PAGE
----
Kafcas eventually took a hard right beside a sign pointing to area 74, and he parked the boat into a cutout among the cattails.
"This is a place where the duck can store up fat for the trip south," Kafcas said, simplifying the issue. "They need water. They need food. And we have them both here and they're close together. The wetlands provide everything a duck could need."
The name of the area tips you off as to the landscape. It's flat and divided only by boat trails marked by white signs, always pointing in the direction of the next designated area. If you could teleport from here to the Louisiana Marsh, you could close your eyes in one place and open them in another, and be utterly convinced you'd never left one for the other.
With the exception of the dialect, it would sound similar as well: Decoys knocking against aluminum and splashing down, mallard calls ringing out from other hunters and the occasional whistle of wings above.
Like their Southern brethren who spend the day watching the skies and the night praying for a cold front. These hunters had spent the previous day hoping for most of what they had gotten from Mother Nature, a 20 mph north wind and temperatures hovering down around the freezing mark.
In the South, that would have been enough to fill every watery hole below the Mason-Dixon Line. But in the north it wasn't quite enough to move ducks from an even colder Canada just a few miles east of the Flats.
Kafcas and Chris Jennings, a communication coordinator for Ducks Unlimited, took a position in Hole 74, tossing decoys in a pond, surrounded by cattails and filled with dark mucky water. On the edge of the cattails, muskrat huts were perfect to sit on as a perch watching over the pond. If you wanted a different position, specialized marsh seats with a small top and a flanged end were perfect to sit on behind the reeds and out of the sharp wind beating a steady thump on their backs.
Clouds rushed south across the sky, occasionally wiping out the sun, but the hoped-for waves of ducks never came. Every 10 or 15 minutes, hail calls would rise up as singles and pairs and ducks began to filter out of the rest area that sits in the center of the hunting zones.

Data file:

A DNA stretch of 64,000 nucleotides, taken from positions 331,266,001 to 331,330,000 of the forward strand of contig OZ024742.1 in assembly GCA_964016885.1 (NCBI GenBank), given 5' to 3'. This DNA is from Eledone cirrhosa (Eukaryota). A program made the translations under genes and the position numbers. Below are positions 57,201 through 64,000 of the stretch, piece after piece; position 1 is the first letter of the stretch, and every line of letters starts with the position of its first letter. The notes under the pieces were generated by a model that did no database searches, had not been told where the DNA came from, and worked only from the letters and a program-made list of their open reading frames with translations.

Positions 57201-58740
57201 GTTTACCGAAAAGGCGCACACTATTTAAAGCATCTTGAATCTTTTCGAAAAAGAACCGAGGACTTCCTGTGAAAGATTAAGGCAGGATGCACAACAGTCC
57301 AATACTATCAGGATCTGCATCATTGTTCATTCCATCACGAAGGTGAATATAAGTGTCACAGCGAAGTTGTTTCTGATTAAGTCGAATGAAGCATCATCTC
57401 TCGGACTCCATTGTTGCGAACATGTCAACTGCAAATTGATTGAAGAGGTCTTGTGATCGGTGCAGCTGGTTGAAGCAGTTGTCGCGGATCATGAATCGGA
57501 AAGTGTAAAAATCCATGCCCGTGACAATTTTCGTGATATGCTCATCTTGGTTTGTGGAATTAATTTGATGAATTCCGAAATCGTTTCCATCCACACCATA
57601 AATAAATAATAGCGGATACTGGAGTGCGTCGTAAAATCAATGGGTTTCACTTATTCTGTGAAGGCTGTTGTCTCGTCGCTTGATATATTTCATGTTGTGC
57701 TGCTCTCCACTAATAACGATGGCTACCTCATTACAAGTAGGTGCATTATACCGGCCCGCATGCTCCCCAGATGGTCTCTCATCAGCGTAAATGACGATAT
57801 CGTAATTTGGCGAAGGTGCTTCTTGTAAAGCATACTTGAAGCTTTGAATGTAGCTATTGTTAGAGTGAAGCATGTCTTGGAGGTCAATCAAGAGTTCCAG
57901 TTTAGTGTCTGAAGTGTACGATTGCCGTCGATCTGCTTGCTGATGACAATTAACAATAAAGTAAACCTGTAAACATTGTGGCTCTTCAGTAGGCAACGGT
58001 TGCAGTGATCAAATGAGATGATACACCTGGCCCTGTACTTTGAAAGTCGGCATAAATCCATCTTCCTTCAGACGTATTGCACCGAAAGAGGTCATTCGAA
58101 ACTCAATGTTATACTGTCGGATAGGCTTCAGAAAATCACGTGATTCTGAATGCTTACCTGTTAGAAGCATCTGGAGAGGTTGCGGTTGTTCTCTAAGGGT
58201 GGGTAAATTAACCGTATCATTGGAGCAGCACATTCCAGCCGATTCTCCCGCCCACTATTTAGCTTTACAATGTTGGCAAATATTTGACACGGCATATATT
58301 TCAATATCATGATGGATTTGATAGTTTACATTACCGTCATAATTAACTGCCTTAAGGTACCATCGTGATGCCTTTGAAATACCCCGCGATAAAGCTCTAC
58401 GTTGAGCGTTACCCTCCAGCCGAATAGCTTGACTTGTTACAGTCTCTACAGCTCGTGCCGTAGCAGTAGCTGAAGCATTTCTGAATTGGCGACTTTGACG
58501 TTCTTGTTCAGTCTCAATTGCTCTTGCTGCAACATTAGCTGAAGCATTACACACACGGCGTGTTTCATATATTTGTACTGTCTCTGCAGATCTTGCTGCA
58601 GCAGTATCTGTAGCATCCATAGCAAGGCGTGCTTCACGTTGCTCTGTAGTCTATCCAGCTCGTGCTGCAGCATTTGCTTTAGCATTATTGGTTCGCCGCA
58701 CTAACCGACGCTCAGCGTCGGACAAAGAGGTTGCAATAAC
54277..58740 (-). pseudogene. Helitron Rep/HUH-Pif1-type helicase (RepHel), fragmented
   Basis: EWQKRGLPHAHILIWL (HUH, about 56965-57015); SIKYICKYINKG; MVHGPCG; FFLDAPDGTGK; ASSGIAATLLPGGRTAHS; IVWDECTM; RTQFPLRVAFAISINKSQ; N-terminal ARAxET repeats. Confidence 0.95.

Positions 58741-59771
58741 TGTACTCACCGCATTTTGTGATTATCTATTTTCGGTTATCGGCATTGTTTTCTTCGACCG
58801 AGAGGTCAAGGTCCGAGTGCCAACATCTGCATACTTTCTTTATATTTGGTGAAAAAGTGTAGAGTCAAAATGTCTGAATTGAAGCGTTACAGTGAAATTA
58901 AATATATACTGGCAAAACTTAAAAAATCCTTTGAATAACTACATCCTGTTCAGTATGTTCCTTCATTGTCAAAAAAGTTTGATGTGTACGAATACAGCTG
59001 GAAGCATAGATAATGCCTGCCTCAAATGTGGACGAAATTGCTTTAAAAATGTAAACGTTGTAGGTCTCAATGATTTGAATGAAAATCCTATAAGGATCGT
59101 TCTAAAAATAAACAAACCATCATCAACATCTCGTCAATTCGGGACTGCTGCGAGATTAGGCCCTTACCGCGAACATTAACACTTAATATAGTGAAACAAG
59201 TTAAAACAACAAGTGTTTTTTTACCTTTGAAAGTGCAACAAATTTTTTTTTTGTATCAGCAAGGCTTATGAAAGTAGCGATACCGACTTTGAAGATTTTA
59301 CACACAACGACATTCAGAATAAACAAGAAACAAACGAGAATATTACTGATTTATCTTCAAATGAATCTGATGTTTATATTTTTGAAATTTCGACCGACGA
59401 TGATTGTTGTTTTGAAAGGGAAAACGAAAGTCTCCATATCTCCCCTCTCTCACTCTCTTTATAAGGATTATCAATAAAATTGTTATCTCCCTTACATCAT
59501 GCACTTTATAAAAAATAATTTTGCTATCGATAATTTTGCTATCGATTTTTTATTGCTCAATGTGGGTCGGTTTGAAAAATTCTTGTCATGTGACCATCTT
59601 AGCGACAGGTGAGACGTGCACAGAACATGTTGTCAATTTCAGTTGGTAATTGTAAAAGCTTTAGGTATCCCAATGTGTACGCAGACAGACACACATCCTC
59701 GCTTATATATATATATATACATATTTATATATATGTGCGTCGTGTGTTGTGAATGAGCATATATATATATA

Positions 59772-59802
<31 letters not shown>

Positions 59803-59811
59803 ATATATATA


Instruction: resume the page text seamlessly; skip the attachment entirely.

Some had destinations farther away, but a few bent on fighting the wind and staying close to home would circle and then drop into one of the areas.
Jennings soaked it up like a kid on opening day.
"The whole setting is incredible,'' he said. "It's a different perspective on hunting than what I'm used to in the flooded timber and rice fields.
"You get up here and feel that cold wind and realize that it's coming right out of Canada."
Duck hunters are known for their irrepressible optimism. It's worse when you can see the Canadian border the official starting line of the migration for the Mississippi Flyway. And closer still is the refuge just hundreds of yards away.
By mid-morning flocks of ducks were stretching their wings and bee-hiving over the top of the refuge. Most of them were mallards, but there were the occasional bluebills, teal, pintails, widgeons and even Canada geese that would make their way over the marsh.
"You see how quickly it can change,'' Jennings said. "You can have birds at 10 a.m., that weren't here at shooting times. That's what draws a lot of people out here. That and the fact that you are going into an area with the possibility of drawing a managed flooded cornfield on public land during the middle of a cold front. That's fantastic."
The morning ended after more than three hours hiding in the cattails and produced only two ducks — a widgeon and a mallard drake — for Hole 74. But those are the breaks when you pick fourth from the bottom in the draw.
The total kill count for all 46 groups that went out in morning was 105, and the afternoon hunt added another 217, bringing the yearly total to 3,887. Those are numbers that Schafer stands behind.
"For a public area where you have so many people coming through, year in and year out, we offer excellent hunting," Schafer said. "I'm sure that there are areas that have their days like we have out here, but we've had excellent hunting for the last couple of decades."